This release brings many sought-after enhancements for dose-response curve fitting, such as overriding IC50s and constraining fit parameters for individual curves. Plus much more; keep reading to find out! Amidst all of these features for biologists, we’ve added one new feature for chemists especially: preserving molecule orientation as drawn.
Chemists get just one feature in this release, but it’s a good one! Importing chemical structures from Molfiles will now save and render all of the detail captured by this representation, including annotation and orientation.
Where possible, we are recovering the Molfiles used to import existing molecules, so within a day or two of this release you may see all or most of your structures rendered exactly as you imported them.
A note of reassurance: SMILES format will continue to be supported without changes, as will structure validation on import for all structures: learn more.
If you perform assays that measure growth rather than inhibition, the values and curves that you see in CDD Vault are probably the inverse of what you want. Well, now you can create the correct calculation, rather than standing on your head when looking at the plots. In addition to normalizing raw data to calculate percent of control or percent inhibition, you can calculate “100% − ” those values. This normalization option is available when defining a normalized readout for single point data or dose-response calculations.
The example screenshot below shows a section of the dose-response setup, but the form looks very similar in both cases.
For dose-response data, this will essentially flip the curve.
You now have the option to override a calculated dose-response value when the curve fit produces a mathematically correct, but biologically invalid result. Maybe this is a feature for chemists after all: it will help them interpret those especially badly behaved curves.
A calculated value may be manually changed to:
The override feature is available via the dose-response mini-app, which opens up in a new window when you click on the plot in the search results table, or on the “Flag outliers and Override” link right below it.
Don’t forget to save your changes!
Values that have been overridden will appear italicized and underlined in the search results— this formatting will be familiar if you’ve removed outliers from curves in the past. Also, such values are easy to find using the protocol search options.
When setting-up a dose-response calculation, you already had the option to lock individual fit parameters uniformly across all curves in the protocol. Now you can restrict parameters to a range, but allow them to float within that range.
The new options are available in the same section of the dose-response readout definition. You can define an explicit range (“from”), or a lower (“≥”) or upper (“≤”) bound of each of the three curve fit parameters, in addition to the existing exact number (“=”) option.
For example, if you would like all curves in your inhibition assay to have a positive slope, you can set the Hill slope to be ≥ 0.
The curve fitter will optimize the parameters as usual, except it will enforce the ranges you have specified.
With a well-defined set of protocol-level parameters constraints, the majority of your curves should fit correctly. However, if you need to refine parameter constraints further, you may do so for each individual curve.
This feature is found in the dose-response mini-app, together with the calculated value override.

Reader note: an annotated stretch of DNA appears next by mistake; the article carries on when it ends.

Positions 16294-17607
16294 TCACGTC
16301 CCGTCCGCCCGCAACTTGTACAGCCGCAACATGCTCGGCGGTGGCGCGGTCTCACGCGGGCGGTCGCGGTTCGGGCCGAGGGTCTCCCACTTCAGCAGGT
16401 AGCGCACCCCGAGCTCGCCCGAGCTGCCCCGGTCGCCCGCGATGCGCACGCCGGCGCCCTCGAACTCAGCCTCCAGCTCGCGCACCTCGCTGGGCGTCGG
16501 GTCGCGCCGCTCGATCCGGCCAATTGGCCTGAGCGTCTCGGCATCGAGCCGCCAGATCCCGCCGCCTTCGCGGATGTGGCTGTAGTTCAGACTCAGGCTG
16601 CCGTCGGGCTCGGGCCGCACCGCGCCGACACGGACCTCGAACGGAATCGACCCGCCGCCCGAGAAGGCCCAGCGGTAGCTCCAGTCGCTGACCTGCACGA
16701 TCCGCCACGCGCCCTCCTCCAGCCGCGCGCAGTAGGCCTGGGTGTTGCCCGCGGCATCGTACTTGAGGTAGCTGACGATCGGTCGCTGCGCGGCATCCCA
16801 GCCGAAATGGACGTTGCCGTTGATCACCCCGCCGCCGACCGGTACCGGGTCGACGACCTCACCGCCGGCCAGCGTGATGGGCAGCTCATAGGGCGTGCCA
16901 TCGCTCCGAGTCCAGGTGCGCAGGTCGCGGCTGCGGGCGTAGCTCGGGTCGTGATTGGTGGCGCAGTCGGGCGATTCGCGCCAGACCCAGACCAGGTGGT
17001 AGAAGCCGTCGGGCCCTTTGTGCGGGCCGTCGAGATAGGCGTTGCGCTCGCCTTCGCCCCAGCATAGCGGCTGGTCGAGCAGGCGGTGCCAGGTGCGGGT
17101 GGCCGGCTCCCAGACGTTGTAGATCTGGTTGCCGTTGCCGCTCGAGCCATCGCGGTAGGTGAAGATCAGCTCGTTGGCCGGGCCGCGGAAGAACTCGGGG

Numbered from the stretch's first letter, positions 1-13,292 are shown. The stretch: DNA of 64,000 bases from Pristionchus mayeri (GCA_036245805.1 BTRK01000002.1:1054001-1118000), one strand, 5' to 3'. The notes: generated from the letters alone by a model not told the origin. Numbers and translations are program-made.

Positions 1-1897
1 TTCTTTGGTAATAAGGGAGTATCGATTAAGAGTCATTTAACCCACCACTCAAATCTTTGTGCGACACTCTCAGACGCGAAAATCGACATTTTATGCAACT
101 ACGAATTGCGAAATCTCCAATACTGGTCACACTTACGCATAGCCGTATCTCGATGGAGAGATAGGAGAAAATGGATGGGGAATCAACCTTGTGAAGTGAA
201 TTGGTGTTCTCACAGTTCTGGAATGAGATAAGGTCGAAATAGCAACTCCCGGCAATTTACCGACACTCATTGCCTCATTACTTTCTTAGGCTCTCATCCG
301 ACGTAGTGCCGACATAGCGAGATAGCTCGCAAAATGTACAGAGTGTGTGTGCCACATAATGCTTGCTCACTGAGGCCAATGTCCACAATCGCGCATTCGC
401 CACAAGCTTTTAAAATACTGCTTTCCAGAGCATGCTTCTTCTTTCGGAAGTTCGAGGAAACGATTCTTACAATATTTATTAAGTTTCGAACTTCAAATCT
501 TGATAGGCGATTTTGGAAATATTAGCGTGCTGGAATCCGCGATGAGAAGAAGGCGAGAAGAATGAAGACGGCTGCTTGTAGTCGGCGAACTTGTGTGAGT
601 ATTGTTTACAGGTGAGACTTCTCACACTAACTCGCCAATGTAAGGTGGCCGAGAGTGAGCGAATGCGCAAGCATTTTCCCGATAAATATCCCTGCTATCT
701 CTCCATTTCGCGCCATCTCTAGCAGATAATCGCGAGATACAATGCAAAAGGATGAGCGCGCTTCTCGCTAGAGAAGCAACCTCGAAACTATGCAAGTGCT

If protocol-level parameter constraints are present, they will be automatically populated for each curve. You may then override these defaults with a new set of parameters, or choose to float parameters by clearing the values: available options mirror the options available at the protocol level.
You can now set the minimum activity threshold, so that bogus IC50s will not be calculated for compounds that show insufficient activity. Instead, the reported value for these curves will be “> highest tested concentration”. This setting is part of the dose-response readout definition, and has two options:
After you have gone through your curve validation and QC steps, you can check the statistical confidence of the calculated values.
The upper and lower limits of the 95% Confidence Interval are provided together with the rest of the curve statistics. You can filter out protocol results by the upper and lower 95% CI limits:
Then customize your report options to view them alongside the IC50 values:
How’s that for confidence!
Please refer to the dose-response toolkit on our help site to learn about setting up dose-response calculations in your vault.
We have added a vault setting to prevent unintentionally sharing chemical resources between projects when importing data. Many of you work with multiple collaborators where accidental sharing of intellectual property has grave consequences, so we have turned this on by default. The import validation report will show sharing as a suspicious event: the user must explicitly accept the event.
Previously, CDD would bring the sharing to your attention as a noteworthy event, but no explicit acceptance was required. If you prefer this, vault administrators can update the setting.
When this box is not checked, sharing is automatic, and a noteworthy event serves as an alert that molecules/batches or plates are being shared between projects. If the sharing event is unintentional, it may be overridden using the “reject” option.
The title here describes it well: when you download a detailed excel report with many images, the exported file is smaller in size and takes less time to download.
We’ve tidied up the formatting of all calculated chemical properties to make them consistent throughout the website and in file exports.
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